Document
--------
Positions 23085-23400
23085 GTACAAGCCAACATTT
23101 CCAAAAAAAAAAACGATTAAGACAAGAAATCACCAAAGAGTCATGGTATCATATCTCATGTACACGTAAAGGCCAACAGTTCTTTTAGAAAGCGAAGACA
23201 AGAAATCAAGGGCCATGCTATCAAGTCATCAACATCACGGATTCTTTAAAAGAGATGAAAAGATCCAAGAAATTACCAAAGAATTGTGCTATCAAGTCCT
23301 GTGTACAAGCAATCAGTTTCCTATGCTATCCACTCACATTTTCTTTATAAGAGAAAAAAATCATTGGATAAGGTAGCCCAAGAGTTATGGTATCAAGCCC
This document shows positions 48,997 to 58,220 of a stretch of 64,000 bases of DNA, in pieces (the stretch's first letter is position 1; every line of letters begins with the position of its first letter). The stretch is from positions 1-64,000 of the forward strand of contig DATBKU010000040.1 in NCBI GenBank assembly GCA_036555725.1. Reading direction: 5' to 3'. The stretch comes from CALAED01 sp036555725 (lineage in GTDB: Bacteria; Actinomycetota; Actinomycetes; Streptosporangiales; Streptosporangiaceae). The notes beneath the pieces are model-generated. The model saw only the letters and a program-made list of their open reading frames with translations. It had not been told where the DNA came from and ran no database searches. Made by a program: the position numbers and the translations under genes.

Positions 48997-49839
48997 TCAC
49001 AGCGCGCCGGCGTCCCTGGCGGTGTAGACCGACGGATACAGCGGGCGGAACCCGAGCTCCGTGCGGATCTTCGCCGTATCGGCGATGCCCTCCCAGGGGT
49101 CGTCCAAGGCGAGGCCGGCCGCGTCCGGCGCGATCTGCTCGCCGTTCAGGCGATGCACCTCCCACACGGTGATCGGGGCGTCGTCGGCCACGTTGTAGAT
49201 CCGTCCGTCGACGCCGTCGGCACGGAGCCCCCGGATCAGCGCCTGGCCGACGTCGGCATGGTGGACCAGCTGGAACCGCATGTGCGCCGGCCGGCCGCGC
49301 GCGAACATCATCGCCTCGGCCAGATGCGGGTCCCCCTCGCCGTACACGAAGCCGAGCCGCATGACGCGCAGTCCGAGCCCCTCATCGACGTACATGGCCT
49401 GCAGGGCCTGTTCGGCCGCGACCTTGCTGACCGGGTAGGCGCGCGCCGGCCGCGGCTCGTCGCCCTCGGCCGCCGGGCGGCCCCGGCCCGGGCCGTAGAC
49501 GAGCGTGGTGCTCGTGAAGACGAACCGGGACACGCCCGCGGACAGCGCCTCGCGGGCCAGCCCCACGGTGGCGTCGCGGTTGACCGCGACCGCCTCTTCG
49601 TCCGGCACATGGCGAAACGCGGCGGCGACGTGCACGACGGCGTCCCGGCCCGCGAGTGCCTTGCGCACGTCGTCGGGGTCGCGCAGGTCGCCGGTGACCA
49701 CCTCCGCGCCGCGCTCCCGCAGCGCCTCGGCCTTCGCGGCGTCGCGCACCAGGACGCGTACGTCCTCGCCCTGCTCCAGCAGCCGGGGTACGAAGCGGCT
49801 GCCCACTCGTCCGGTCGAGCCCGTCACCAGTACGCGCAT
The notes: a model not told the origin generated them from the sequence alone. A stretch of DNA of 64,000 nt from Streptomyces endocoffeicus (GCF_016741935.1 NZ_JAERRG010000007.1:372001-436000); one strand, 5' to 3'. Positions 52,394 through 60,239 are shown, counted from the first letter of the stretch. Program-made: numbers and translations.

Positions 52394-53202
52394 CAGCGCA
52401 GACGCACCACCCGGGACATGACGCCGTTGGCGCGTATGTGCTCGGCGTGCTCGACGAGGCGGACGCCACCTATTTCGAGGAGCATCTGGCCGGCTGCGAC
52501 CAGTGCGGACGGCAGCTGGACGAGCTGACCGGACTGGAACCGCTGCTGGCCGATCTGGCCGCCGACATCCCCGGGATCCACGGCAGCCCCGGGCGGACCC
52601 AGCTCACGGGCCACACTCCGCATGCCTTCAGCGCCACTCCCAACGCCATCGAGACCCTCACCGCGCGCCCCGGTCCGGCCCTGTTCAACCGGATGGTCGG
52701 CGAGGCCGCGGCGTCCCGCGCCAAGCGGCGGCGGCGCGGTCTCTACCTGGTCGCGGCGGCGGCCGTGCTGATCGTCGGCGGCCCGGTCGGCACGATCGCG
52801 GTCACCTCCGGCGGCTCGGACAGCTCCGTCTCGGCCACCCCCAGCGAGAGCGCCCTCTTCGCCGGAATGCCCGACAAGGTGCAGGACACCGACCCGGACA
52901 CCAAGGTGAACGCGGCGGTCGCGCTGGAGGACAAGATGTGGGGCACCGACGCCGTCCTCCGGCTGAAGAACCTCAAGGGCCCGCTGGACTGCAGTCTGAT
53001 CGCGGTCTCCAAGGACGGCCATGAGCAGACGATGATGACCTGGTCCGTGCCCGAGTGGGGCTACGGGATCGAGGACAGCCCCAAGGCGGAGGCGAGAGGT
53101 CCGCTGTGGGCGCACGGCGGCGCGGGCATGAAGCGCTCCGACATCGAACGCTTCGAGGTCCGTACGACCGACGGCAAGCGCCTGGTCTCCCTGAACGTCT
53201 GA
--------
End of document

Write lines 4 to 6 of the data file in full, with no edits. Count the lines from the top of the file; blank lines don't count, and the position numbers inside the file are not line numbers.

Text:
23201 AGAAATCAAGGGCCATGCTATCAAGTCATCAACATCACGGATTCTTTAAAAGAGATGAAAAGATCCAAGAAATTACCAAAGAATTGTGCTATCAAGTCCT
23301 GTGTACAAGCAATCAGTTTCCTATGCTATCCACTCACATTTTCTTTATAAGAGAAAAAAATCATTGGATAAGGTAGCCCAAGAGTTATGGTATCAAGCCC
This document shows positions 48,997 to 58,220 of a stretch of 64,000 bases of DNA, in pieces (the stretch's first letter is position 1; every line of letters begins with the position of its first letter). The stretch is from positions 1-64,000 of the forward strand of contig DATBKU010000040.1 in NCBI GenBank assembly GCA_036555725.1. Reading direction: 5' to 3'. The stretch comes from CALAED01 sp036555725 (lineage in GTDB: Bacteria; Actinomycetota; Actinomycetes; Streptosporangiales; Streptosporangiaceae). The notes beneath the pieces are model-generated. The model saw only the letters and a program-made list of their open reading frames with translations. It had not been told where the DNA came from and ran no database searches. Made by a program: the position numbers and the translations under genes.